• 41. Murray Hunter24Various organic certification bodies exist to audit and appraise cosmetics, but thesecertification schemes at present, are not uniform in their standards and are voluntary, withoutany legal sanction. Generally these organic certification programs require only 95% ofmaterials in the product be of natural vegetable origin, processed through physical methods.Therefore it is possible that the fragrance in the product is synthetic and not from a naturalsource. The sustainability of production is also not adequately assessed, leading to criticismof these certification schemes. Until these certification schemes are developed further, there islittle incentive for manufacturers to increase their use of essential oils. This will be discussedin more detail in chapter 11.The Rural CrisisAs we are completing the first decade in this new Century much of the Asia-Pacificregion is suffering a rural crisis. Australia is hit with a long drought which is slowly grindingrural regions to a halt. With tightening credit, many rural families are being forced off theland. Chronic shortages of labour are affecting harvests and production. Declining servicesand infrastructure is lowering the quality of life for rural families. Another aspect ofAustralian rural society is the inequality of educational pathways between rural and urbanyouth [39]. This could potentially inhibit the ability of rural people to scan for opportunitiesand exploit them in the next generation.To the North in Papua New Guinea, economic and social inequality is increasing betweenthe rural and urban population. Rural population has fewer opportunities from limitedeconomic activity. Disadvantages include, remoteness from urban markets, the high cost anddeterioration of transport services, poor access to services, lack of private and Governmentinvestment and environmental pressure on the eco-system due to illegal activities such aslogging. In Papua New Guinea nearly half of the people living in rural areas live under thepoverty line [40].Through South-East Asia, rural areas are facing similar problems as Australia and PapuaNew Guinea. Many rural areas lag behind in national development unable to benefit from thehigh levels of growth in the region. Some governments are focusing on building infrastructurein urban areas due to the very rapid urban population growth, at the expense of the rural areas.Lack of rural investment is leading to higher rural unemployment rates where a largepercentage of the rural youth population is leaving to the cities for job opportunities [41]. Thisleaves an aging farmer population in rural areas with low education levels, resources andcapital. In some parts of the region, there is a feeling of powerlessness, with a lack of ideas,opportunities and matching skills, so very few are willing and able to embark upon newagriculture ventures [42].Templating of Natural Aromatic MoleculesMany natural perfumes from the scents of flowers in the forests and jungles of the Worldare examined each year by flavour and fragrance companies [43]. This results in a thoroughanalysis of these oils and an investigation of the biological pathways that leads to their naturalsynthesis. From this data, thousands of new molecules are synthesized each year, their odour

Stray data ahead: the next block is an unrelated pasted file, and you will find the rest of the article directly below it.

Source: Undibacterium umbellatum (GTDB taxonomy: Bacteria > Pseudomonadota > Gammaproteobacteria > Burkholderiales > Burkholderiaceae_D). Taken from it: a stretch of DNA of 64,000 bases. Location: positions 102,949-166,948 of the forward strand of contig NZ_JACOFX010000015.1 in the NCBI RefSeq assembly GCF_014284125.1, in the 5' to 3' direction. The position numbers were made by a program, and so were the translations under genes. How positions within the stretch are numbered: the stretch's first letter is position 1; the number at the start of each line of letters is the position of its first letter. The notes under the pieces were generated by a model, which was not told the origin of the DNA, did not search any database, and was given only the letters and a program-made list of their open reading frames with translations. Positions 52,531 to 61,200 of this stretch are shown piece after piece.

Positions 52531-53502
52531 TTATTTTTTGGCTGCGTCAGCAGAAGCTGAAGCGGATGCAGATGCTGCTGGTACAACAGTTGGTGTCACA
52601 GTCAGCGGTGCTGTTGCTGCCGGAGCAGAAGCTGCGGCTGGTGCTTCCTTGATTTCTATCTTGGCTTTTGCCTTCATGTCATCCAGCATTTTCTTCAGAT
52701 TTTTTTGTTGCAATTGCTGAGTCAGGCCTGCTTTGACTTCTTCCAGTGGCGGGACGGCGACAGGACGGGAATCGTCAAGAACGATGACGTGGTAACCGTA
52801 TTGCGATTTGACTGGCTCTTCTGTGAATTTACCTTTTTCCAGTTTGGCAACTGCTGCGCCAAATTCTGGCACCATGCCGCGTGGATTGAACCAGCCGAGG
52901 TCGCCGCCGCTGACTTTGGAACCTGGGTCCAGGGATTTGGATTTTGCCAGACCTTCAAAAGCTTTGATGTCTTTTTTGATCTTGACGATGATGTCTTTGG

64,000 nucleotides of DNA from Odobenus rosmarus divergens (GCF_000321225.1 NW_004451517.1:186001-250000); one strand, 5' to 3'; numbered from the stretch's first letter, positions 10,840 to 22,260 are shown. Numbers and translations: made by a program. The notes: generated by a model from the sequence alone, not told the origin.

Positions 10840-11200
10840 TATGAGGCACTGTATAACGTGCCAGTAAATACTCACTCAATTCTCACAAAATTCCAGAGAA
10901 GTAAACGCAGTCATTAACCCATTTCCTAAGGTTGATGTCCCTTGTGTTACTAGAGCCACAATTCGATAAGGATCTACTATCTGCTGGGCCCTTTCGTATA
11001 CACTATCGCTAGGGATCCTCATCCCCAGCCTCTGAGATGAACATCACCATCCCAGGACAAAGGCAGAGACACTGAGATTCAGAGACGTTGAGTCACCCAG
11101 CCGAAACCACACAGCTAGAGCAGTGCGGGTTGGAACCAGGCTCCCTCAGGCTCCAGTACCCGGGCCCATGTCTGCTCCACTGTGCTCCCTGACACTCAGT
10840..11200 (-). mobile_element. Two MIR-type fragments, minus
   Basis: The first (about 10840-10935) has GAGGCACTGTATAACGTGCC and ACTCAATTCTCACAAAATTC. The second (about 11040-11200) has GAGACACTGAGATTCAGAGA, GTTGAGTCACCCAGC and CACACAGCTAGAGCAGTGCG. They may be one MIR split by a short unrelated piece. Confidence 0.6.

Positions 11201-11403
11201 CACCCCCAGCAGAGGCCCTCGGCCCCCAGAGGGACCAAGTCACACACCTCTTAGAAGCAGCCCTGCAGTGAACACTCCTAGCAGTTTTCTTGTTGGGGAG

• 42. Introduction: The Development Issues 25properties evaluated and tested in potential applications and the synthesis process forpromising molecules patented [44].The discoveries of new aromatic compounds have led more to the development ofspecialty aroma chemicals than to the development of new essential oils. The newlydiscovered aromatic molecules become molecular templates, where economic routes ofsynthesis can be designed and developed on a commercial scale. With advances in bio-fermentation, this trend is likely to continue because many newly discovered naturalmolecules come from plant species where the target molecule exists in the plant in traceamounts and too costly to extract. With very few exceptions, flavour and fragrance companieshave been reluctant to invest and develop the production of new essential oils due to the easeof synthesis as an alternative. The process of finding new molecules and synthesizing them isshown in Figure 1.5.The patenting of aromatic materials found in nature is the way that many companies haveprotected specialty aroma chemicals with novel notes they have developed. This allowscompanies to exclusively offer these materials to the industry on a monopoly basis. The issueof synthesis raises the debate about intellectual property. These claims and rights in manycases are based on indigenous knowledge and medicine, although this is sometimes hidden.Companies hide the original source of knowledge and true ownership through not using thecorrect botanical nomenclature and specifying individual chemicals from the plant, withoutspecifically mentioning the plant, and referring to a number of plants. The effect of thesepatents in a number of cases is to prevent the development of a specific essential oil as asingle party has been awarded the exclusive rights, preventing others from exploiting a knownand public domain natural resource.PlantsAnimalsFoodObjectsAnalysis Modeling Synthesis ProductBiotechnologyOrganicOdour plusStabilityThresholdEfficientValuesynthesisAdded BenefitsApplicationsPerfumeryCosmeticsStable in formulationsCost effectiveEfficacy (i.e.,antimicrobial)Botany/ethnobotanyBio-prospectingHead-spaceChromatographySeparationExtractionScreeningAntimicrobialAnti-fungalAnti-tumorAnti-agingFlavour & FragranceBotanyBiochemistryComputationalChemistryFigure 1.5. The process of finding, analyzing and synthesizing an aroma molecule from nature.